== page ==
Sullivan's Travels (1941)




















A commentary about commentaries, a movie about movies, a comedy about comedies, a misguided notion about a misguided notion—"Sullivan's Travels" shares a lot with "Gentlemen's Agreement" in that its main character very much wants to feel badly. He wants to suffer, he wants to feel the bottom of the barrel, he wants to cry. But being from a different world, he decides to immerse himself in a new culture, study, learn, and observe.
In "Gentleman's Agreement" the main character was a reporter doing a story about Jewish people and the racism they encounter. To do so, he posed as a Jew and then suddenly everyone hated him. My problem with the film was that he was supposed to endure a lifetime of cruelty and racism within a few weeks—that's condescending to all involved.
With "Sullivan's Travels" we have a similar premise. A esteemed Hollywood director wants to make a picture for the people. No longer does he want to craft stupid comedies that are mindless and fun. He believes that film can change people and should be given the due respect it deserves. But what does he know about poverty and the poor? Though those are the subjects of his hopeful movies, he grew up in luxury.
An idea occurs to him: why doesn't he live like a bum, a tramp, for a period of time? Then he'll have the point of view he always wanted. The severity of "Gentlemen's Agreement" is not present here. The film takes a more comical approach to this man's study and the woes that it will cause him.
John Sullivan (Joel McCrea) is our main man, the director who wants to make heavy dramas but doesn't know how. His bosses don't feel like letting a big money maker walk out on the street by himself where anything can happen to him without a little insurance. They have rejected the idea of Sullivan making the movie "O Brother, Where Art Thou?", but Sullivan is obsessed with this experiment now. They have no choice but to bend to his demands.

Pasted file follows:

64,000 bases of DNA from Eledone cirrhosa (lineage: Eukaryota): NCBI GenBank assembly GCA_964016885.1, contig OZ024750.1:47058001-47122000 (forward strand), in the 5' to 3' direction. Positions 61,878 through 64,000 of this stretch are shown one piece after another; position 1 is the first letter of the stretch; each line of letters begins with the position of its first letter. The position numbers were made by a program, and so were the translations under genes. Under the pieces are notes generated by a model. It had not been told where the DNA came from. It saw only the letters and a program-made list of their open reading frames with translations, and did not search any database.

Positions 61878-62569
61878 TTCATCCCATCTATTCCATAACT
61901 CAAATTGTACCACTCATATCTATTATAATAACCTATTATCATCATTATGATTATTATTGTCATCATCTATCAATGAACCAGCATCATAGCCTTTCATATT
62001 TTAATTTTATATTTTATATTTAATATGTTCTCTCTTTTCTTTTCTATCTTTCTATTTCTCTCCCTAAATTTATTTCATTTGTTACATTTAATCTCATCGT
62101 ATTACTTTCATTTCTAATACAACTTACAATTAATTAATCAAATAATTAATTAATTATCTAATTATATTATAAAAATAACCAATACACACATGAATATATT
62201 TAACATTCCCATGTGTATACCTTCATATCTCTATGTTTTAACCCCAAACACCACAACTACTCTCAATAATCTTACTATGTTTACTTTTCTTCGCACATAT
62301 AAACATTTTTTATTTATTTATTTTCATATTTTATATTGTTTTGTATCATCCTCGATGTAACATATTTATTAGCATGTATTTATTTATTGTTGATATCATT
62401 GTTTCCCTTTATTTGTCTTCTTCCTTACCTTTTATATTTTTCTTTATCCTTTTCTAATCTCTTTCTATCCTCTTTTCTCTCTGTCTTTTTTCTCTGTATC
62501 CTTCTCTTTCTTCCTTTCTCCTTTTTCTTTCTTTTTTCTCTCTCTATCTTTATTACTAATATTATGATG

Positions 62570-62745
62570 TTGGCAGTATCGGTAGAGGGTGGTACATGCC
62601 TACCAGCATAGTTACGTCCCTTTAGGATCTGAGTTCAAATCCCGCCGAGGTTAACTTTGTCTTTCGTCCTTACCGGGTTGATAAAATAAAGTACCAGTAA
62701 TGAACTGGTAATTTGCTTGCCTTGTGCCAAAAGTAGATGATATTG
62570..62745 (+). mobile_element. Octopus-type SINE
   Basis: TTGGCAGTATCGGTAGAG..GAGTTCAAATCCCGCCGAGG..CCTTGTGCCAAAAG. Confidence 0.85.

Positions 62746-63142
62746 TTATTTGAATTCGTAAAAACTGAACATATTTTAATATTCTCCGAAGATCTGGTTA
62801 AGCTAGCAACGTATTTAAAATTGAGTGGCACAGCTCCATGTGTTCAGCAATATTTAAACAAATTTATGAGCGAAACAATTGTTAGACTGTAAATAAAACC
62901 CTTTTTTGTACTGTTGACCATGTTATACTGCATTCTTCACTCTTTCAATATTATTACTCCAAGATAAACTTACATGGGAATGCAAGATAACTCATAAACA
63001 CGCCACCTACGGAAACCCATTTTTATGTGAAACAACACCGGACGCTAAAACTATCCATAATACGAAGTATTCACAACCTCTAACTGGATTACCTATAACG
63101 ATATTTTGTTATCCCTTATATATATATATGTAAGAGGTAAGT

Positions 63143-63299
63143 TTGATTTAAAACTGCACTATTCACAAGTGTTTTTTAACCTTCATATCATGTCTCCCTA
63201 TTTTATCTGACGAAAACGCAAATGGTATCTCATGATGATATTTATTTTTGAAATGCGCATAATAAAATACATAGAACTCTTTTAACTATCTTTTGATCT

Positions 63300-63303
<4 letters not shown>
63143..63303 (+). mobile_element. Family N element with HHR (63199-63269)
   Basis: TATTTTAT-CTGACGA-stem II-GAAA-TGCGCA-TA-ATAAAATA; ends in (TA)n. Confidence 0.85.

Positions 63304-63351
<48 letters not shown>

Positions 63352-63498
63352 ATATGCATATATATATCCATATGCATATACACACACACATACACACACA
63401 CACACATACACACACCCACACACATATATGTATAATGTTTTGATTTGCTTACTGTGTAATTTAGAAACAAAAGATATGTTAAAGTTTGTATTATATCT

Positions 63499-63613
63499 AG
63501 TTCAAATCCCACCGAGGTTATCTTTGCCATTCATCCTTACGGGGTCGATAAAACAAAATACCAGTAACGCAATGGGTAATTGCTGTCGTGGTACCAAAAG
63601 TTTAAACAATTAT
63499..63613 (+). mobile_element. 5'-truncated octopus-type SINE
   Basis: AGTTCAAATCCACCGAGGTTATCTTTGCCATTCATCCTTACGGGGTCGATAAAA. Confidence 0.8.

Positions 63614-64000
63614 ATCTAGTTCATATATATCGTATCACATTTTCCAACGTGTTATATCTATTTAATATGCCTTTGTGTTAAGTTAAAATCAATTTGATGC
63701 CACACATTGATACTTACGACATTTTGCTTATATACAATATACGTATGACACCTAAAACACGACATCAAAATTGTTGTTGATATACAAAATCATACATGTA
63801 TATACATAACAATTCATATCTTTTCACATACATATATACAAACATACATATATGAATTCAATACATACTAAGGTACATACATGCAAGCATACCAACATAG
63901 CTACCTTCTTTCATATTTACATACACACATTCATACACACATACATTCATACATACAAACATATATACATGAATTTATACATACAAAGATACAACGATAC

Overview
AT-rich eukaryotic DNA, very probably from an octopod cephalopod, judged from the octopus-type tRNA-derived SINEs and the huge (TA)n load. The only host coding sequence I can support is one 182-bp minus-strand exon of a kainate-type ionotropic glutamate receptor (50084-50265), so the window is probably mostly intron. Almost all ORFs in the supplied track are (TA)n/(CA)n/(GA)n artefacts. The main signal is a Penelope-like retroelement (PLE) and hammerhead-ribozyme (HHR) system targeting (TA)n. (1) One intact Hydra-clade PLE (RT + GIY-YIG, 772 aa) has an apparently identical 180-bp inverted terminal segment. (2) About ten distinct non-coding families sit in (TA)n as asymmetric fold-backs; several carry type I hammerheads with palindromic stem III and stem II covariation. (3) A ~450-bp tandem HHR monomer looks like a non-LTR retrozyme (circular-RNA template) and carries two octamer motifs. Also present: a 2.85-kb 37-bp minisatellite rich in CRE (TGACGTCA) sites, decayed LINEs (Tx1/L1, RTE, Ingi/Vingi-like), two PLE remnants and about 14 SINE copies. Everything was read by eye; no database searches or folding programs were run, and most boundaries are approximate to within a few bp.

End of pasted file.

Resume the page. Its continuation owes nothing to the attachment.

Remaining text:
Still, they may have the upper hand, they get a crew of reporters to follow Sullivan around, detailing every move the man makes. Sullivan gives them the slip and lets them know that they're in for a world of discomfort if they keep up their shenanigans. Agreeing to leave him in peace, the group takes off and Sullivan is at last by himself.
Yet the situations of his travel keep bringing him back to Hollywood, to his home, towards his work. It's as if the cosmos doesn't want him to be a famous director for dramas that evoke change in people.
For as many points as "Sullivan's Travel" is trying to emphasize, there are as many styles to do that in the movie. The cutesy way that real sorrow can be portrayed with a musical montage is somewhat unforgivable. The movie feels like slapstick comedy, a drama much like "The Lost Weekend", a prison flick, and at last a farce.
Jumping from scene to scene with no care for the viewer, "Sullivan's Travels" pulls out all the stops. When it all culminates in the ending, the viewer is left wondering what's so wrong about comedies? They make people laugh...what's wrong with that?
To be fair, I don't find most comedies funny. I sympathize too much with everyone involved. Though some works can make me laugh, most of the time I just feel sorry. I think this is because most modern comedies take the viewpoint on looking at a hopeless situation. When faced with extreme trials and heartache, the only two options may be to laugh or to cry.
Still "Sullivan's Travels" plays out more like a piece created for the sake of the argument it presents. Sullivan and the people he encounters really have no forbearance on the rest of the film.
In the end, comedies are good.
Great! So why did I watch a drama about that?









Score: ★★½

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